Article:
Is there Personal Responsibility?

By Eusebio Tanicala, Ph.D.

There are many passages that teach personal responsibility as regards decisions and actions of the individual. Let us open to two sections of the Book of Ezekiel. We quote from the NKJV.

Ezekiel 14 v.3 “these men have set up their idols in their hearts.” Who makes the choice of setting up idols?

v.13. “When a land sins against Me by persistent unfaithfulness” and is punished says God. Who decides to do sin?

v.14, 16, 18,21. “…Noah, Daniel and Job, were in it, they would deliver only themselves by their righteousness?”

Did the three righteous men exercise their free will to live a righteous life? Yes. Could their righteousness be imputed upon their sons and daughters? NO. Is there free will here? Yes.

v.11, 23. God ‘s penalty is based on a cause or transgression. Who chooses to transgress? The individual.

Ezekiel 18:

v.4. “The soul who sins shall die.” Does this prove free will and individual responsibility? Yes.

vs. 5-9. Is there free will to do what is just? Is walking in God’s statutes and keeping God’s judgments the free will of a person? Yes. Or is a person forced by God? No, not forced.

vs. 10-13.Does the father pass on to the son his righteousness? No Is there free will on the part of the son? Is the choice of the son his own responsibility? Yes.

vs. 14, 17. “If, however, he begets a son who sees all the sins which his father has done, and considers but does NOT DO LIKEWISE… He shall not die for the iniquity of his father.” Is there free will here? Yes. Is the unrighteousness of the father automatically imputed on the son? No. (So the unrighteousness and the spiritual consequences of Adam and Eve’s sin should not be imputed on their off springs). But are the physical and biological consequences suffered by the off springs? Yes. Just as it is true today. For example, a father drinks and drives and runs over a person on the highway. The guilt and penalty of drunken driving and killing a person is on the father, but not imputed on the son. However the physical consequences like the lack of bread and other physical needs that should be supplied by the father would now be suffered by the son. This is true in the case of Adam and Eve. The spiritual consequence of their sin is not imputed on us. But the withdrawal of the protective shield of God’s grace against physical aging, physical pain, destructiveness of nature like typhoons and bacteria exact their toll on the off spring.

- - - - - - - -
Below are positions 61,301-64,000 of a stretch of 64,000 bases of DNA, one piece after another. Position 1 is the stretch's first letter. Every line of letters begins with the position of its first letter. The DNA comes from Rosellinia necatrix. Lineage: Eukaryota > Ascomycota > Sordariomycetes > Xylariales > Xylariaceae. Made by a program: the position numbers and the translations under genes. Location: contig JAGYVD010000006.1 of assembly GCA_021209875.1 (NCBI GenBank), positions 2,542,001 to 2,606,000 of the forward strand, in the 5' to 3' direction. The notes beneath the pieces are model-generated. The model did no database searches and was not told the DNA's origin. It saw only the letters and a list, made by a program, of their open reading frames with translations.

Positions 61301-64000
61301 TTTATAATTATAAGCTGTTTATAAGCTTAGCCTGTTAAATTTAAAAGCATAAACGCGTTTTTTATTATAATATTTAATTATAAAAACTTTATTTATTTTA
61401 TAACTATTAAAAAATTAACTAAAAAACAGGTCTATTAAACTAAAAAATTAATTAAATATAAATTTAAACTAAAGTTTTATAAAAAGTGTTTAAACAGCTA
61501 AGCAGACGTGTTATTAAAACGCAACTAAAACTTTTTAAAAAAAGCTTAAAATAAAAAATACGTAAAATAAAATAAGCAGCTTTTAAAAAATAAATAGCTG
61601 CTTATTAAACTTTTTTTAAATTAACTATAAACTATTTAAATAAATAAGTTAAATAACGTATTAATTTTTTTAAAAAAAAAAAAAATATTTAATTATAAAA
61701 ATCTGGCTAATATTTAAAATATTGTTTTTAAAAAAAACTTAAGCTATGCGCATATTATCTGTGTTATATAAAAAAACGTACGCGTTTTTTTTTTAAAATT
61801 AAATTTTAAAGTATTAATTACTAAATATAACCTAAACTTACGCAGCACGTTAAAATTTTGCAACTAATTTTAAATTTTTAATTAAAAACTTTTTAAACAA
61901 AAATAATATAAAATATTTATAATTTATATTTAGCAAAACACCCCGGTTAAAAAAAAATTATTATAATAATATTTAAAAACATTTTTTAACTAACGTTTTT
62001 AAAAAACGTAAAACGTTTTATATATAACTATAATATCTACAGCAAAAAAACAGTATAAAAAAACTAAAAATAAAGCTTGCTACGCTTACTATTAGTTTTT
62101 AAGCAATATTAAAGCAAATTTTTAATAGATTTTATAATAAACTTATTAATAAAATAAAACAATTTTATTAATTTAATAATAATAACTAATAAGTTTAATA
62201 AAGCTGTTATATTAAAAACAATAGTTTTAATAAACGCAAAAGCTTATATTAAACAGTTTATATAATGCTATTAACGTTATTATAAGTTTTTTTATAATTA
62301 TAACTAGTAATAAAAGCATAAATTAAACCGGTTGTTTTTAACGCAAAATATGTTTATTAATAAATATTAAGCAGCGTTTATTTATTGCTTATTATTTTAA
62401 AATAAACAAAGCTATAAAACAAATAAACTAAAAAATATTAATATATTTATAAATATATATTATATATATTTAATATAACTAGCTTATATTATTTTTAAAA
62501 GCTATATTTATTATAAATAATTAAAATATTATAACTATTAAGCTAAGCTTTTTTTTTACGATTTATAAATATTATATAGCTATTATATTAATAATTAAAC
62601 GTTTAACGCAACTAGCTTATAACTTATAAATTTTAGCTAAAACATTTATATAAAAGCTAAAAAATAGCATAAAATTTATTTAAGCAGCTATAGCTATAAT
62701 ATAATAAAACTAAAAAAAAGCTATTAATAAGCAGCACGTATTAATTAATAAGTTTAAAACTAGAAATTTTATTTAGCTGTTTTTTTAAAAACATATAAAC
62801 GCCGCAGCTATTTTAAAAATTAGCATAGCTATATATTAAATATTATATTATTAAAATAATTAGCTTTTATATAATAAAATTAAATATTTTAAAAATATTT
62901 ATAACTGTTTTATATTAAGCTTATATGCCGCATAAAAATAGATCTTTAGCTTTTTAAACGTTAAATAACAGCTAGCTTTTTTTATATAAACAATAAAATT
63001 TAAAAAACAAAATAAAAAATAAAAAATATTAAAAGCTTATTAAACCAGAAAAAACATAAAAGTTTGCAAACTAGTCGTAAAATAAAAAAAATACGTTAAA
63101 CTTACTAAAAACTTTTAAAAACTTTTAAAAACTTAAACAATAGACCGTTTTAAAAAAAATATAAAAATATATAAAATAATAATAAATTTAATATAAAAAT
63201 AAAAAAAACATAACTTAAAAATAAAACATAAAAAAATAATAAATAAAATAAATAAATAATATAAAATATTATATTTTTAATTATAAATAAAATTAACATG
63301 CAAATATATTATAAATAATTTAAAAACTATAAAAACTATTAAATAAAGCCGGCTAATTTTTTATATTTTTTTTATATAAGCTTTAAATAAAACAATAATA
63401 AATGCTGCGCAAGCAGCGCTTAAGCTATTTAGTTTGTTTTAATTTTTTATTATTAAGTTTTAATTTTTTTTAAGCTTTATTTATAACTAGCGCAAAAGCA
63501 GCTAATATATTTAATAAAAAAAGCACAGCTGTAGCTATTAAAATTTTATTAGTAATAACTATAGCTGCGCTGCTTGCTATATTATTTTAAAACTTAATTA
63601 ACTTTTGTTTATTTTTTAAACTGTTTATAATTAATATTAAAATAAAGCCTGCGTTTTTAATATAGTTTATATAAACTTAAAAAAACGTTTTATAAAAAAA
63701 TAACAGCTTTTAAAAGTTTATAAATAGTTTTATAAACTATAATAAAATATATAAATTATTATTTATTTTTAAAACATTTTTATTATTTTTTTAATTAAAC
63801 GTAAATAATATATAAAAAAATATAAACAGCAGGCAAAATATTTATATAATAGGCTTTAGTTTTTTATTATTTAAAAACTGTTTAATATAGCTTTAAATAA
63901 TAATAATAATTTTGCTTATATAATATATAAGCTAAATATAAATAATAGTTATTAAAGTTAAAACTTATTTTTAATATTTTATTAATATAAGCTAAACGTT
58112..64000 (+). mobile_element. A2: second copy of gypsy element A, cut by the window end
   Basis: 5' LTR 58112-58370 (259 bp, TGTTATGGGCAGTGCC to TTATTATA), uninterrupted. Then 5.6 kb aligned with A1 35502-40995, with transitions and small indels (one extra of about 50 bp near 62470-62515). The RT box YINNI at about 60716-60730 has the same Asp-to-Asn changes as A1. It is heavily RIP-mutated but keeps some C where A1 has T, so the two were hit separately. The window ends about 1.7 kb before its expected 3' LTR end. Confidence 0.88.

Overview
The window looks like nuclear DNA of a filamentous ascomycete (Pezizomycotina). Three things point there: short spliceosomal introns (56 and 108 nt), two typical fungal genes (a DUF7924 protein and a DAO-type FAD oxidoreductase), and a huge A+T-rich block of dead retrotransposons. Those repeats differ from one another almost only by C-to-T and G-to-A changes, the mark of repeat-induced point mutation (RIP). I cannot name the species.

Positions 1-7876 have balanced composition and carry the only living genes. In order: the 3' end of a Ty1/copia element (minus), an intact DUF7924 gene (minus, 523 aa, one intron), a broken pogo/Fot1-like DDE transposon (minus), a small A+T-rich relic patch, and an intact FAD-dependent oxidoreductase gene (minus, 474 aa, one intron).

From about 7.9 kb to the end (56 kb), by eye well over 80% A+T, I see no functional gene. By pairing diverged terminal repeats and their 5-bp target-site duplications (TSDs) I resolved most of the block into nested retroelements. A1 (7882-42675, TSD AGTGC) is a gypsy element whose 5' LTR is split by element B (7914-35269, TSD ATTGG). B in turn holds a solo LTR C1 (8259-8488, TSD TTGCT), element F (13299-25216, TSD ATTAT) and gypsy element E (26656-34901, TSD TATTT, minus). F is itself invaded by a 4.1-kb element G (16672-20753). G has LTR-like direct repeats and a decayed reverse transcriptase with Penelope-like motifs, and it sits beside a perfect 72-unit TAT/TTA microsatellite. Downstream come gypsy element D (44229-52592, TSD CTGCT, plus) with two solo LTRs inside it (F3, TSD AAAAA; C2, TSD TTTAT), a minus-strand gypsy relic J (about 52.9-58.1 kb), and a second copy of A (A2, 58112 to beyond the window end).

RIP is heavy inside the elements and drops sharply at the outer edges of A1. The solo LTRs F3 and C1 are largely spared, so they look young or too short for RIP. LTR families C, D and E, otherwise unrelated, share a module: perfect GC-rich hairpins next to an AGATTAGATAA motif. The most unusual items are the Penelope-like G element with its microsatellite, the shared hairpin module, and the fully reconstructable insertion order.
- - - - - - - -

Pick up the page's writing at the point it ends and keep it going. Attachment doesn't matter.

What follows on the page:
vs. 14-17. Is there free will here? Yes. Does the son reap the fruits of his own deeds? Yes. What is the basis of God’s favorable impression on this son? His avoidance of the prohibited acts and his proactive observance of God’s judgments and statutes.

v. 18. “As for his father, because he cruelly oppressed, robbed his brother by violence, and did what is not good among his people, behold, he shall die for his iniquity.” Is there free will here? Yes.

Does God hold the father personally responsible for his own deeds? Yes. Is the iniquity of the father automatically passed on to the son? No.

v. 19. Does the son bear the guilt of his father? No. What is the basis of God’s favorable acceptance of the son? His acts that are lawful and right, keeping and observing God’s statutes.

v. 20. The son does not bear the guilt of his father; the father does not bear the guilt of his son. Each individual is answerable for his own decision and action. (This should apply in the case of Adam and Eve).

v. .21. Is repentance possible? Yes. Is free will exercised in repentance? Yes.

v. 22. Is there value of free will obedience? Yes, there is. Should a person boast about his obedience? No.

Does his obedience earn and demand reward? No. Reward is volunteered by God. Is it against the nature of God to give rewards to the obedient? No. That is sovereign exercise of grace.

Read vs. 23-32 and observe the exercise of free will in the choice of either direction: obey God or disobey God.

The proof given by the Bible is clear. Proof should not be based on the philosophizing and wild imaginations of some people religious leaders and essayists.